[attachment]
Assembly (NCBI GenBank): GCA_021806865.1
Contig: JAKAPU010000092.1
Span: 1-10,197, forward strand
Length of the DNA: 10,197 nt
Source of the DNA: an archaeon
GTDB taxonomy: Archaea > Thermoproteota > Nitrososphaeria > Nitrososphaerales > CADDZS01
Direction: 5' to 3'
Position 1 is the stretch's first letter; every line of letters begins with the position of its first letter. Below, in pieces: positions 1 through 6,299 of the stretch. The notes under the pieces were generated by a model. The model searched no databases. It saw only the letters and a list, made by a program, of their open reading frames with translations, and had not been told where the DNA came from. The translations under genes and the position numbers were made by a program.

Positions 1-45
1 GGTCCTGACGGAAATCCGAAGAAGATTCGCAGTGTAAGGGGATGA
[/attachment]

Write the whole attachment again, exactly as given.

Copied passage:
Assembly (NCBI GenBank): GCA_021806865.1
Contig: JAKAPU010000092.1
Span: 1-10,197, forward strand
Length of the DNA: 10,197 nt
Source of the DNA: an archaeon
GTDB taxonomy: Archaea > Thermoproteota > Nitrososphaeria > Nitrososphaerales > CADDZS01
Direction: 5' to 3'
Position 1 is the stretch's first letter; every line of letters begins with the position of its first letter. Below, in pieces: positions 1 through 6,299 of the stretch. The notes under the pieces were generated by a model. The model searched no databases. It saw only the letters and a list, made by a program, of their open reading frames with translations, and had not been told where the DNA came from. The translations under genes and the position numbers were made by a program.

Positions 1-45
1 GGTCCTGACGGAAATCCGAAGAAGATTCGCAGTGTAAGGGGATGA